Category Archives: World Issues- Sanitation

#GivingTuesday #flushedwithsuccess

Every Body Deserves A Decent Throne!

Our primary goal on #GivingTuesday is to help buy 8 Eloos, serving 2 rural communities in Sierra Leone in partnership with

GT_Churchill_Quote GT_Eat_Sleep_Give
thunderclap_derek We hear a lot ABOUT what’s happening in Sierra Leone, now come hear from the people themsleves!

Our goal is simple – there’s a place in Northern Sierra Leone, a clinic in Kabala, where they would really like to have a REAL ‘comfort station’ at the beginning, middle and end of their day.

And there’s a school in the NE, at Koidu, where it’s hard to teach basic health when there isn’t a place to do their daily “business’!

We need 8 Eloos ($7,200), $7,300 to ship them, $1,500 to build each stall in the ‘throne room’ – A grand total of $26,500.
So what do you think? How about taking on a piece of this effort so we end this campaign truly #flushedwithsuccess ! You want to do something concrete to make a difference? This is it. Make A DONATION here!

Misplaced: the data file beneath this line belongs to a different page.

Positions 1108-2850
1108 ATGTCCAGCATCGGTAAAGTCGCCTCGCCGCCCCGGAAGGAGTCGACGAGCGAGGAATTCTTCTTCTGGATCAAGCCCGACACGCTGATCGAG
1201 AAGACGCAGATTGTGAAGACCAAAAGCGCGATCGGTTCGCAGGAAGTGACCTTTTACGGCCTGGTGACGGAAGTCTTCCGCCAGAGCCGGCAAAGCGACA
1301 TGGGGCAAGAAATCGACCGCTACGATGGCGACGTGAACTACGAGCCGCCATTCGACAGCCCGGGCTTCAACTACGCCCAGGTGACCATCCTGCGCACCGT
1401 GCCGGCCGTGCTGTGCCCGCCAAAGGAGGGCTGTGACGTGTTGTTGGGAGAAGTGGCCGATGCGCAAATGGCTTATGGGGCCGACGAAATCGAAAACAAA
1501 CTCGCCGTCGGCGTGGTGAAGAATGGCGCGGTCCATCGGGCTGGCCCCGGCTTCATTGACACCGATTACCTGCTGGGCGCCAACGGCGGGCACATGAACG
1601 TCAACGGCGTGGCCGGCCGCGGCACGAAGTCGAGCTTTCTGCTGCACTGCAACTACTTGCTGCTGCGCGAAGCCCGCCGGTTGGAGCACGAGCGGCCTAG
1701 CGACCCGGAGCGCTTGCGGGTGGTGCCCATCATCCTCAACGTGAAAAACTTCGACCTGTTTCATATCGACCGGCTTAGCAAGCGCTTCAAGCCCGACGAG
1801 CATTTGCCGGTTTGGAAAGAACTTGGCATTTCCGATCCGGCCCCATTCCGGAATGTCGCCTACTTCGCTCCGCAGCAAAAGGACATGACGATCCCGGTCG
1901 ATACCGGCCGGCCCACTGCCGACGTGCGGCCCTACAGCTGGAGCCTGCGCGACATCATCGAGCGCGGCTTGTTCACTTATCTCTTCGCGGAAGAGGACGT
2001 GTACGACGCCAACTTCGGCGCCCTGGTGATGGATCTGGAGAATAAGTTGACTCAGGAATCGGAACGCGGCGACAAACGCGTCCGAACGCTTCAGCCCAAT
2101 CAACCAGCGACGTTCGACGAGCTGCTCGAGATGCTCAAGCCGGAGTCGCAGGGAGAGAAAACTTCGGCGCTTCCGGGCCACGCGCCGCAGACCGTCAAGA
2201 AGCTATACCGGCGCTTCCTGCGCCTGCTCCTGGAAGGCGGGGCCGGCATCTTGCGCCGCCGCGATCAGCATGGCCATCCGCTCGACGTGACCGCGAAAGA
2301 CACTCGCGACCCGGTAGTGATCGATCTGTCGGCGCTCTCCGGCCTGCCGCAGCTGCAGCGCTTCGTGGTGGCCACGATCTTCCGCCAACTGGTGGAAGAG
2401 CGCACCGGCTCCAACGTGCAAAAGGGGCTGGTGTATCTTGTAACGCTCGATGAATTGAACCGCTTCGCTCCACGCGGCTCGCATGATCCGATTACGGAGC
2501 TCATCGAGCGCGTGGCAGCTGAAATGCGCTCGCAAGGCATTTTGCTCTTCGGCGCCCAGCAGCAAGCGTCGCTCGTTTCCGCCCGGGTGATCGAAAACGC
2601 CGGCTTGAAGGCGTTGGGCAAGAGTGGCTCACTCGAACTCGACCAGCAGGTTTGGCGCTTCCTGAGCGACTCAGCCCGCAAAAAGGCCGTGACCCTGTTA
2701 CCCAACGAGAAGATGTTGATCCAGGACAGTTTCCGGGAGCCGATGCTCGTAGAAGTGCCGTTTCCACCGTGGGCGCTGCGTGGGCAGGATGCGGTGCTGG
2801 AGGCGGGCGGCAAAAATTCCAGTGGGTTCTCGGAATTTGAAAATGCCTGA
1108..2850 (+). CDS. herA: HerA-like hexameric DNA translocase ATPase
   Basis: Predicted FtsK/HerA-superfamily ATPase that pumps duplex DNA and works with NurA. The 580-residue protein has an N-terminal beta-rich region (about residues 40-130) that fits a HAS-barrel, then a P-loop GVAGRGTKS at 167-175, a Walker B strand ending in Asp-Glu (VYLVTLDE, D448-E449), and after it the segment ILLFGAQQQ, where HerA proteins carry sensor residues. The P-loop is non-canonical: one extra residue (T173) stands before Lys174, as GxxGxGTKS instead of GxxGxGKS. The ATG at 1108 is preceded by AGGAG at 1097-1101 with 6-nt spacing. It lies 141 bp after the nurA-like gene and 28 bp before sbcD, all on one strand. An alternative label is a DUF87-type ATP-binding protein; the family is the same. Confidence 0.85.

Sometimes the simplest of things can mean the difference of life or death.

When you go to your warm bathroom tonight, and sit down on that nice padded seat, maybe read a book, get comfortable with having a decent throne underneath you …… we hope you’ll remember this #GivingTuesday campaign.

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World Environmental Health Day – 6 session seminar September 26, 2014


Every Body Deserves A Decent Throne:
Crossing the Sanitation Divide – Past, Present and Future.

Six session seminar series provided at no charge through Google Hangouts On Air.

Session 1. 10- 10.45 am ET

Dendra Best will look at the history of sanitation in the US and how that has shaped the technology of infrastructure ever since.

Session 2. 11 – 11.45 am ET

Patrick Lucey – why traditional infrastructure is now unsustainable. His bio can be found at the web site.

Session 3. 11.50 am ET – 12.40 pm ET

Patrick Lucey – successful case studies of sustainable integrated water systems from Canada and the US.

Break for Lunch

Session 4. 1.30 – 2.30 pm ET